How is Chemoinformatics Used in Drug Discovery?

Chemoinformatics is a relatively new principle of chemistry and is based upon the processing of data concerning chemical and molecular structures through the use of computational analysis.

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The analysis of these data allows the relationship between chemical structure, chemical properties, and molecular activity to be studied. It is an in silico technique, which means it is a form of scientific study which is performed virtually on a computer via software and simulations.

The normal process of drug discovery entails selecting a disease to target, then searching for potential compounds and molecules which can be used to reduce the severity of the disease in some way. This is done through many stages of screening, which normally compare the effectiveness of these potential molecules to stop a biochemical mechanism.

Chemoinformatics can drastically enhance this process, as one of the principal applications of chemoinformatics in research is the discovery and development of drugs. There are many techniques available in order to achieve this, and the use of software to calculate and visualize structures is crucial.

Virtual screening

In order to reduce costs and speed up drug discovery when screening for new potential compounds that could be developed into drugs, virtual screening can be used to filter out certain compounds early on that aren’t compatible without the need for physical screening.

This method uses computer software to build virtual screens and simulations which can check for potential molecules that have the potential to be developed into drugs with much higher efficiency than conventional methods. Compounds are sorted and filtered by their solubility, their cross-reactivity with other compounds, and whether they contain potentially toxic groups.

High throughput screening

High throughput screening (HTS) is a classic technique used for drug discovery and development to test large numbers of different molecules for stimulatory or inhibitory effects in an automated screening process. It has become highly automated and very efficient in recent years, with liquids being used at a nanoliter scale, and advanced robotics used to carry out these screens precisely.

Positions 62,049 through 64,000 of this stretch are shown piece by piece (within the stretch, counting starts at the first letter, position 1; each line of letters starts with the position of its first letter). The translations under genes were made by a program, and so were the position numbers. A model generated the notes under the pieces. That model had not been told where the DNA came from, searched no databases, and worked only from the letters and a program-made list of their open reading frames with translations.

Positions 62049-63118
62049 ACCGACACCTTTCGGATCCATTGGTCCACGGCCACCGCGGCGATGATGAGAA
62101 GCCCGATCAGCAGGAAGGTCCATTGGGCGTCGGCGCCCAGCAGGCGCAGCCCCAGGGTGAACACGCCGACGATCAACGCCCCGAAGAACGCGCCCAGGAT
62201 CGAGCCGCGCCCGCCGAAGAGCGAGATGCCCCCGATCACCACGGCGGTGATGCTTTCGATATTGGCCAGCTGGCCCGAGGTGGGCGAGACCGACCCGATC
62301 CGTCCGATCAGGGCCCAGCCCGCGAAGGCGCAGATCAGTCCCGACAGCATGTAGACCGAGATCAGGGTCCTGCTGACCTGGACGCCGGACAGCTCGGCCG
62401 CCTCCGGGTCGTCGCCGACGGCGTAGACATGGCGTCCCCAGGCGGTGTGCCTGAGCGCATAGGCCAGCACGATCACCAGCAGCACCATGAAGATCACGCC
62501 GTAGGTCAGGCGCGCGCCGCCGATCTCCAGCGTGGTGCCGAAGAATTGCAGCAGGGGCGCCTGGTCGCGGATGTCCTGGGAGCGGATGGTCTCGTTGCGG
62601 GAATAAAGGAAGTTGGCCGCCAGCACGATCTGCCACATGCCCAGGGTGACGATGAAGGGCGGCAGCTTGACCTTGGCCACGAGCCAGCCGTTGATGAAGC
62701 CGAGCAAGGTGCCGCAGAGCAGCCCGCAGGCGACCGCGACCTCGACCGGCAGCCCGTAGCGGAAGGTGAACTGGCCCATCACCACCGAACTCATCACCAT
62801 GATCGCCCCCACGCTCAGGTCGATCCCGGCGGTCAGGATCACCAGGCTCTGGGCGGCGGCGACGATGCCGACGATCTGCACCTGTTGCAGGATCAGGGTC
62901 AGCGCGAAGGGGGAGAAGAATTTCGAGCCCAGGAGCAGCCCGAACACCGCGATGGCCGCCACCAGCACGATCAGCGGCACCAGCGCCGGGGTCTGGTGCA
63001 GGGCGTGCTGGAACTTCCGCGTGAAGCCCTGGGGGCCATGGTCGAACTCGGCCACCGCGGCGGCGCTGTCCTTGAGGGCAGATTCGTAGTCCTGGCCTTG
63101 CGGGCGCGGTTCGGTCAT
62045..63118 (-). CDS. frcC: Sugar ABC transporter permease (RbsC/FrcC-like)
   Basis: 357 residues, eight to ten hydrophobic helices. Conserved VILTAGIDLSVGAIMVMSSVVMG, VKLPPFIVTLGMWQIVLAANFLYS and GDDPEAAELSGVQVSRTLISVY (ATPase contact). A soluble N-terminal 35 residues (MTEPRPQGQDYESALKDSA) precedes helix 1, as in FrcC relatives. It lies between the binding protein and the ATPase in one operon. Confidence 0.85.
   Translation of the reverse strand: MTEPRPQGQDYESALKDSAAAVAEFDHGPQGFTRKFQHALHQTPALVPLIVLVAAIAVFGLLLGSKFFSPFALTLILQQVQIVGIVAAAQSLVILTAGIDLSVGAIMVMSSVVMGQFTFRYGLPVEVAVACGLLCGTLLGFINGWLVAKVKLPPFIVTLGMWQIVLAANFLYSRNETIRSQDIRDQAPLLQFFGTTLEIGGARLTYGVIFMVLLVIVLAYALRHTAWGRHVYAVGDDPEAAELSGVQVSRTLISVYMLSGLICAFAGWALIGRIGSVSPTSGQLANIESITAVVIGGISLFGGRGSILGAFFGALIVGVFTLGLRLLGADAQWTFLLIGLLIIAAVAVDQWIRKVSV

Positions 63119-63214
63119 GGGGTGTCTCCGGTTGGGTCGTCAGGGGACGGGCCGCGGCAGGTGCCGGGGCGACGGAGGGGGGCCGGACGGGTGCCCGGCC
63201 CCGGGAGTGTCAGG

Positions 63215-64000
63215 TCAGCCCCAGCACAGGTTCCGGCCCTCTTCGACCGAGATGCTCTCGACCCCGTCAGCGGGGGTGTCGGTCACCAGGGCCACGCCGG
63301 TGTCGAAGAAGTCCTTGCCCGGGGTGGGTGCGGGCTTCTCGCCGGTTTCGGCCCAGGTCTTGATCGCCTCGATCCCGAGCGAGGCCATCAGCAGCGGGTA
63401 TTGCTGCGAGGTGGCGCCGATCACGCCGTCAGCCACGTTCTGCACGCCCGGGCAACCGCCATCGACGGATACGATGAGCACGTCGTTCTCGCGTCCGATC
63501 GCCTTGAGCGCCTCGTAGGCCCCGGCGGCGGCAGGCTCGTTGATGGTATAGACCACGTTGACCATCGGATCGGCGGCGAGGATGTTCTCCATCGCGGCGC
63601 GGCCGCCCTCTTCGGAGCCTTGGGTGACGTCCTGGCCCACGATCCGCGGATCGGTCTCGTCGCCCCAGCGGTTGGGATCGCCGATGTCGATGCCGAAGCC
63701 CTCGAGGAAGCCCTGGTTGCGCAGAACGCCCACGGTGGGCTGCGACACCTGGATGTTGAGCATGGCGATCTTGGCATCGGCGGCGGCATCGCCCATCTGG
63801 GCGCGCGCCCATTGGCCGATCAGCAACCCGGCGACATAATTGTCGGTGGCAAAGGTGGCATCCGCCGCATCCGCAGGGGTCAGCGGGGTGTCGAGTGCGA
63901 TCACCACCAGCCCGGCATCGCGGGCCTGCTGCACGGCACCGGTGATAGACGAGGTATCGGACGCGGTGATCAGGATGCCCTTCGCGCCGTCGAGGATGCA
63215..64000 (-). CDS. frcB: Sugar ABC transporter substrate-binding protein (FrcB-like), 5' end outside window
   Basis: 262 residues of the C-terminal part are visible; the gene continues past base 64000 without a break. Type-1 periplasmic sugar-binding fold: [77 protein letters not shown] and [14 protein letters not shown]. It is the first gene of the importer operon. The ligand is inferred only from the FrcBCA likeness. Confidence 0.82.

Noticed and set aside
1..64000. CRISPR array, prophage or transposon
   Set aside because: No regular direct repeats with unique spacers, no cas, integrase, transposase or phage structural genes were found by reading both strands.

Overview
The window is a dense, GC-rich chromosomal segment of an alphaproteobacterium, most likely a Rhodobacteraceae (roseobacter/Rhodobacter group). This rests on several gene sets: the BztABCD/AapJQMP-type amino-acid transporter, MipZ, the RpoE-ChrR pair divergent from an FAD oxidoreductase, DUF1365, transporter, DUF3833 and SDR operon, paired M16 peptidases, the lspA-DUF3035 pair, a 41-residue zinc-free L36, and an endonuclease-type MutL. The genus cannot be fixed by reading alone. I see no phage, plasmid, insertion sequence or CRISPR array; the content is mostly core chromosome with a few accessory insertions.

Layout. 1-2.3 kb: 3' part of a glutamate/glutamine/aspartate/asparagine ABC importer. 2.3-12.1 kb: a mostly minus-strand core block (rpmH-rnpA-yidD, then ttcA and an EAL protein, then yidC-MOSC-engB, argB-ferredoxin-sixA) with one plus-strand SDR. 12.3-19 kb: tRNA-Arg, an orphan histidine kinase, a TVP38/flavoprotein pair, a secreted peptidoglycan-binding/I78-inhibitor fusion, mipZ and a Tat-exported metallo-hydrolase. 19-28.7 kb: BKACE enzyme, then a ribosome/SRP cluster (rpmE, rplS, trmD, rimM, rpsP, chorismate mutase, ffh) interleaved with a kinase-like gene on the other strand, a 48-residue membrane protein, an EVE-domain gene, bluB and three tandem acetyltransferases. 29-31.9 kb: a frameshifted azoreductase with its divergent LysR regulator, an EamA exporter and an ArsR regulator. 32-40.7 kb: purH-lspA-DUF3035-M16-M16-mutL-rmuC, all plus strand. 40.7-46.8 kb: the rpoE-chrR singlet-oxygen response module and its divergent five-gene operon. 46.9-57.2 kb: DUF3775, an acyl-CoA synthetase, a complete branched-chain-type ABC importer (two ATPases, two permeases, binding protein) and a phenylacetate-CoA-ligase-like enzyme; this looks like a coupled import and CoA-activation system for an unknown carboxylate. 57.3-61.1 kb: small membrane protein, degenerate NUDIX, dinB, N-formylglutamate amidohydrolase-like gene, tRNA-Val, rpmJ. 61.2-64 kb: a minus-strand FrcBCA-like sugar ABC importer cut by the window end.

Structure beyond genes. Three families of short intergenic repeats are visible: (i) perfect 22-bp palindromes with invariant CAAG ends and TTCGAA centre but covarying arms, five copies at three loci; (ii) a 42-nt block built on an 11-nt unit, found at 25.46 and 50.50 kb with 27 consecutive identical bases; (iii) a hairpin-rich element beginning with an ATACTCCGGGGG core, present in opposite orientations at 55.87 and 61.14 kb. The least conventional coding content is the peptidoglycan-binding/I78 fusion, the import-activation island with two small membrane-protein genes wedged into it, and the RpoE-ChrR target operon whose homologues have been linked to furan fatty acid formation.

Chemoinformatics can be used for sequential HTS to more efficiently produce screening for ligand-receptor interactions. The stronger these interactions, the more viable the sample is for drug development.

Virtual screens are used to provide preliminary information for HTS. Virtually screening for compounds uses information from online databases of compounds, and software which calculates chemical interactions to reduce the costs and time, which normally come with the high throughput screening process. HTS is then carried out, producing more accurate results, which are compared to other online libraries to improve screening in the future.

In silico ADMET

The physical and chemical characteristics of a drug need to be fully understood in order to work out how exactly a drug molecule is absorbed by the body, distributed around the body, metabolized, and excreted. The toxicity of the drug in these circumstances is also vital knowledge. These categories of study are referred to as ADMET.

Normally all of these mechanisms are investigated after a compound has been identified for drug use, but using chemoinformatics, it is now possible to identify the characteristics of a drug for these mechanisms at a much earlier stage in development. Computational analysis is used to determine which compounds have good ADMET properties to use in the screening process.

This reduces the expanse of the screening process and therefore reduces the time needed for the discovery of drugs, costs, and difficulty. More drugs can be discovered and developed each year with the use of chemoinformatics.

Sources

Lo, Y. C., et al. (2018). Machine learning in chemoinformatics and drug discovery. Drug discovery today. https://doi.org/10.1016/j.drudis.2018.05.010

Umashankar, V., et al. (2009). Chemoinformatics and its Applications. General, Applied and Systems Toxicology. https://doi.org/10.1002/9780470744307.gat222

Xu, J., et al. (2002). Chemoinformatics and drug discovery. Molecules. https://doi.org/10.3390/70800566

Further Reading

Last Updated: Nov 19, 2019

Written by

Jack Davis

Jack is a freelance scientific writer with research experience in molecular biology, genetics, human anatomy and physiology, and advanced analytical chemistry. He is also highly knowledgeable about DNA technology, drug analysis, human disease, and biotechnology.

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